Jul 11, 2012 -- 10:41PM, Stardove wrote:

What about those jobs??? This is the 33nd time the House has voted on repealing ACA.


A law repealing ACA will not get passed the Senate, and certainly the President would veto it, IF it did. 


The House is not doing the people business.  They are getting paid to waste time....



I came across a good word today, an old word that fits perfectly in the Regressive world - mammon; material wealth or possessions especially as having a debasing influence.


The Republicans serve mammon, not the people.



Absolutely the turth, they do.



Edit: I got the number of times wrong in the quote by me.

Flag TRUECHRISTIAN July 20, 2012 2:16 PM EDT

At least Obama does Care, which is more than I can say about Romney.   Yell

Flag MMarcoe July 20, 2012 2:27 PM EDT

Jul 20, 2012 -- 2:16PM, TRUECHRISTIAN wrote:


At least Obama does Care, which is more than I can say about Romney.   Yell





Obamacare is based on Romneycare. Didn't you know that?


 

Flag TRUECHRISTIAN July 21, 2012 6:33 PM EDT

Jul 20, 2012 -- 2:27PM, MMarcoe wrote:


Jul 20, 2012 -- 2:16PM, TRUECHRISTIAN wrote:


At least Obama does Care, which is more than I can say about Romney.   Yell





Obamacare is based on Romneycare. Didn't you know that?


 




Yes.


 


Jul 1, 2012 -- 9:04PM, TRUECHRISTIAN wrote:




Supreme Court Upholds "Romneycare"  Laughing






Flag lope August 9, 2012 11:59 AM EDT

Jul 20, 2012 -- 2:16PM, TRUECHRISTIAN wrote:


At least Obama does Care, which is more than I can say about Romney.   Yell





Which one cares the most about avoiding the future that overspending brings?

Flag NATAS August 9, 2012 5:08 PM EDT

Aug 9, 2012 -- 11:59AM, lope wrote:


Jul 20, 2012 -- 2:16PM, TRUECHRISTIAN wrote:


At least Obama does Care, which is more than I can say about Romney.   Yell





Which one cares the most about avoiding the future that overspending brings?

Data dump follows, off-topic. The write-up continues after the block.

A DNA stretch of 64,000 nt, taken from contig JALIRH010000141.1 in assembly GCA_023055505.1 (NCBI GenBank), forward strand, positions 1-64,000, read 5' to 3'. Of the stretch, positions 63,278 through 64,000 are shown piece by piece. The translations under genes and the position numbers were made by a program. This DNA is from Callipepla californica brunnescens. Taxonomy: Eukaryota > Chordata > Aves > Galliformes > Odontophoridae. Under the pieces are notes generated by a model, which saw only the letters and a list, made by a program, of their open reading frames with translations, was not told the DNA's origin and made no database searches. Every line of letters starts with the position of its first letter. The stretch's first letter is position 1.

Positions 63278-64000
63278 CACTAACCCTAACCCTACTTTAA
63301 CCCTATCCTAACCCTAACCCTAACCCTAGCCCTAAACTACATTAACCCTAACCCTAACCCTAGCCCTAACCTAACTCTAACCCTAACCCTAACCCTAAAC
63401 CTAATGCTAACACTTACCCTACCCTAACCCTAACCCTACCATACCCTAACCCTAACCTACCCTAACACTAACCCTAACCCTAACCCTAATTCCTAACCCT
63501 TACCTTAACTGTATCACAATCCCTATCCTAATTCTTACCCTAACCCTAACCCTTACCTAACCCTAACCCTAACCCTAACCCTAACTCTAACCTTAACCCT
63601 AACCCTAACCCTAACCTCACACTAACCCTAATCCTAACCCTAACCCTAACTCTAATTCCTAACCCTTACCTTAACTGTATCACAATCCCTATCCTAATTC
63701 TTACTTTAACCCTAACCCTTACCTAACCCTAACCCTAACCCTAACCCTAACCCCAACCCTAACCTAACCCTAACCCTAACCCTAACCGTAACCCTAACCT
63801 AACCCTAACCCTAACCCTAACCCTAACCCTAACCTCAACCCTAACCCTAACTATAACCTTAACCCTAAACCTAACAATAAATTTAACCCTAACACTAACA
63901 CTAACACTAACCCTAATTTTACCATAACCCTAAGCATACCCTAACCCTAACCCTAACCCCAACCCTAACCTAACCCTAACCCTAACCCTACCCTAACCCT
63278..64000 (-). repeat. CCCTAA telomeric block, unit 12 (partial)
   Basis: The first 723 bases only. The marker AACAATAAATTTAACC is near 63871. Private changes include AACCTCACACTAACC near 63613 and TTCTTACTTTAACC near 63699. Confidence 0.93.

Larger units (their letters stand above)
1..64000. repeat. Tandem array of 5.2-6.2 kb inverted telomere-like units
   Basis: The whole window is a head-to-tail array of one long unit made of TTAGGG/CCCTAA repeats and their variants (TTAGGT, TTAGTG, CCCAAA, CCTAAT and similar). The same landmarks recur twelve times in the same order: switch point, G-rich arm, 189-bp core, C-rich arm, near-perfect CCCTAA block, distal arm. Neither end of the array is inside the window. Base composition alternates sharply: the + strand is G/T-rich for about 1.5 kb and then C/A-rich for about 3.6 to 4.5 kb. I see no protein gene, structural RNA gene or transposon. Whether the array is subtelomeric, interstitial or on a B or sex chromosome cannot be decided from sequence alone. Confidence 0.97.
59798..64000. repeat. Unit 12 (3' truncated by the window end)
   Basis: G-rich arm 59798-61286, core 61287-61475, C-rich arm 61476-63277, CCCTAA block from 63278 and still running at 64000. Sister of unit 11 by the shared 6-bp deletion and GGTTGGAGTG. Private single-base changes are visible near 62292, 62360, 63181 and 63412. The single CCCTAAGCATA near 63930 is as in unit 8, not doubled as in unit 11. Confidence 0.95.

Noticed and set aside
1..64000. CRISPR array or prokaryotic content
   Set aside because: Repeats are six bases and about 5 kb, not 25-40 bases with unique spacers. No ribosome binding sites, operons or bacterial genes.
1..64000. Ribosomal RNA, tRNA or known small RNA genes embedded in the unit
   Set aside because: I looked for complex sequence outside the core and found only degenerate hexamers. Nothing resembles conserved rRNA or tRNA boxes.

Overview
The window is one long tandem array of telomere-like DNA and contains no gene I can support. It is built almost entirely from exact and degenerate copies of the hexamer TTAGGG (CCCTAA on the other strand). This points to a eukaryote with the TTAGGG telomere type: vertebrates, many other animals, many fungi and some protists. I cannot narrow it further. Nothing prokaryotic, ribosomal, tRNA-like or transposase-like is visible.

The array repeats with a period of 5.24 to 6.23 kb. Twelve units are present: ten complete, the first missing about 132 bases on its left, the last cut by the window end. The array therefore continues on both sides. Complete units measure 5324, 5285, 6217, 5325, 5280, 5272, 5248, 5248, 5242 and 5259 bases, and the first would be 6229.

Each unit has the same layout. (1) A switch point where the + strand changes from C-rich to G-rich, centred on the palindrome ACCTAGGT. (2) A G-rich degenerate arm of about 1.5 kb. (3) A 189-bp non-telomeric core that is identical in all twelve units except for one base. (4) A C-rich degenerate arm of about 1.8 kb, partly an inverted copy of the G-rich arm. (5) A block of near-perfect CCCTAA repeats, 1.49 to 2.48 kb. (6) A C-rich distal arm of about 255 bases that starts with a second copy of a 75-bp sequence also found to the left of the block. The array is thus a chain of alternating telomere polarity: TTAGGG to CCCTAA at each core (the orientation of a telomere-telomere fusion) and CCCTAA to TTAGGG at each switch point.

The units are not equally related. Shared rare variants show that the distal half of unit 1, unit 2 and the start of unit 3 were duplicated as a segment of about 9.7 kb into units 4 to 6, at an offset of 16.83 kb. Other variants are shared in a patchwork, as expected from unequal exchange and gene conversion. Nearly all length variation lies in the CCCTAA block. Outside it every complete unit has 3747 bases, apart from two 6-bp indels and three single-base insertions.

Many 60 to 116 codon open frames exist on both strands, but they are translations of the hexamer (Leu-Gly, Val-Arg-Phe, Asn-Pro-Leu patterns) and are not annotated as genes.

Romney defintely cares more about underspending than Obama!Laughing

Flag Curtisneeley October 18, 2012 12:50 AM EDT

This law is a valid tax law but the requiremjent to subsidize abortion has been ruled unconstitutional despite this. 


The Supreme Court fined Susan B. Anthony $100 for voting while female in 1873.


The SCOTUS is just nine "Honorable" citizens who can be entirely wrong and often are as explains why any decision may be appealed even after the ruling.

Flag Avemaria2002 November 1, 2012 3:34 AM EDT

I support some of the reforms that Obamacare brought into place but not all of them.  The only thing I can think of at this time that I support is the part of the law which says that health insurance companies cannot discriminate against people based upon preexisting conditions.



There is another part of the law that I strongly disagree with and it is known as the HHS Contraceptive Mandate.  It is a law which requires practically all employers to provide insurance coverage for contraception, sterilization, and abortifacient drugs.  The Catholic Church, as I am, is against this mandate because it forces Catholic business owners to act against their conscience by providing health insurance coverage for something that is immoral.  This is why the Catholic Church is fighting this mandate in the courts.  I hope and pray that the mandate is overturned.  I strongly support conscience protection laws.

Flag AnglicanFirst May 25, 2013 12:00 AM EDT

My question is why this subject was posted on a religious discussion site.  Is socialism or capitalism or any other form of government a religious issue?  If so, why?  The priests tried to trap Jesus into approving or disapproving the Roman government, and he refused to play.  "Render unto Ceasar . . ."


Grant

Flag wspires45 July 15, 2013 11:40 PM EDT

Jun 28, 2012 -- 11:12AM, Ebon wrote:

I would so love to be a fly on Rush's wall right now. I hear Glenn Beck had to double his dosage of Xanax.